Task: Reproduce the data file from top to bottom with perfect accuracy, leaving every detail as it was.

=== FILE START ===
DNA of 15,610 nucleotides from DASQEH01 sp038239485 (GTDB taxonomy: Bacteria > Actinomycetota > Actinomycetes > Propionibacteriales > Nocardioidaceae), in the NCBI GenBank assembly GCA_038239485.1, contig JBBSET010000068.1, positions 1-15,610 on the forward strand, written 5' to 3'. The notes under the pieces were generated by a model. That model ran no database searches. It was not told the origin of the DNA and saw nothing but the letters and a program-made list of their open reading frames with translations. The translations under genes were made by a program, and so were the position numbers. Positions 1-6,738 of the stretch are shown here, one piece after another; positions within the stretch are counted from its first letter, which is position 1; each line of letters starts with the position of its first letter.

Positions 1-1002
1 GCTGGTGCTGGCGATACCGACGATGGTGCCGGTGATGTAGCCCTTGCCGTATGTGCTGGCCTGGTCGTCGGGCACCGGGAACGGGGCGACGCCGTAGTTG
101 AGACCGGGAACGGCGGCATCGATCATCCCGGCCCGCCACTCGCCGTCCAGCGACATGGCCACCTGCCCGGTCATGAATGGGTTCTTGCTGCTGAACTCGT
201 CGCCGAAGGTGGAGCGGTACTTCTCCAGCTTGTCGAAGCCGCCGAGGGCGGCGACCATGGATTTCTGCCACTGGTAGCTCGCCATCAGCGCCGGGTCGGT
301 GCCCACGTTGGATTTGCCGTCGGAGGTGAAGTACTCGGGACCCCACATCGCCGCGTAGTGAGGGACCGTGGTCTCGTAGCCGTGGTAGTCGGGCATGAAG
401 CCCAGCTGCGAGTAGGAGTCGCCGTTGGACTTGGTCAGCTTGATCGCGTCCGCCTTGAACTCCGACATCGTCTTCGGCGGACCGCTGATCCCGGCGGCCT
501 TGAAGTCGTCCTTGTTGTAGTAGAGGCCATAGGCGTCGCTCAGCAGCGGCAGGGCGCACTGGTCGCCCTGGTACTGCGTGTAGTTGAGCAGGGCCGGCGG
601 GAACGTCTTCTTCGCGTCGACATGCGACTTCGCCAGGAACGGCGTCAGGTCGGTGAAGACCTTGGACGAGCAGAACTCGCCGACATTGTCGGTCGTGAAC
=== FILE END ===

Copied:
DNA of 15,610 nucleotides from DASQEH01 sp038239485 (GTDB taxonomy: Bacteria > Actinomycetota > Actinomycetes > Propionibacteriales > Nocardioidaceae), in the NCBI GenBank assembly GCA_038239485.1, contig JBBSET010000068.1, positions 1-15,610 on the forward strand, written 5' to 3'. The notes under the pieces were generated by a model. That model ran no database searches. It was not told the origin of the DNA and saw nothing but the letters and a program-made list of their open reading frames with translations. The translations under genes were made by a program, and so were the position numbers. Positions 1-6,738 of the stretch are shown here, one piece after another; positions within the stretch are counted from its first letter, which is position 1; each line of letters starts with the position of its first letter.

Positions 1-1002
1 GCTGGTGCTGGCGATACCGACGATGGTGCCGGTGATGTAGCCCTTGCCGTATGTGCTGGCCTGGTCGTCGGGCACCGGGAACGGGGCGACGCCGTAGTTG
101 AGACCGGGAACGGCGGCATCGATCATCCCGGCCCGCCACTCGCCGTCCAGCGACATGGCCACCTGCCCGGTCATGAATGGGTTCTTGCTGCTGAACTCGT
201 CGCCGAAGGTGGAGCGGTACTTCTCCAGCTTGTCGAAGCCGCCGAGGGCGGCGACCATGGATTTCTGCCACTGGTAGCTCGCCATCAGCGCCGGGTCGGT
301 GCCCACGTTGGATTTGCCGTCGGAGGTGAAGTACTCGGGACCCCACATCGCCGCGTAGTGAGGGACCGTGGTCTCGTAGCCGTGGTAGTCGGGCATGAAG
401 CCCAGCTGCGAGTAGGAGTCGCCGTTGGACTTGGTCAGCTTGATCGCGTCCGCCTTGAACTCCGACATCGTCTTCGGCGGACCGCTGATCCCGGCGGCCT
501 TGAAGTCGTCCTTGTTGTAGTAGAGGCCATAGGCGTCGCTCAGCAGCGGCAGGGCGCACTGGTCGCCCTGGTACTGCGTGTAGTTGAGCAGGGCCGGCGG
601 GAACGTCTTCTTCGCGTCGACATGCGACTTCGCCAGGAACGGCGTCAGGTCGGTGAAGACCTTGGACGAGCAGAACTCGCCGACATTGTCGGTCGTGAAC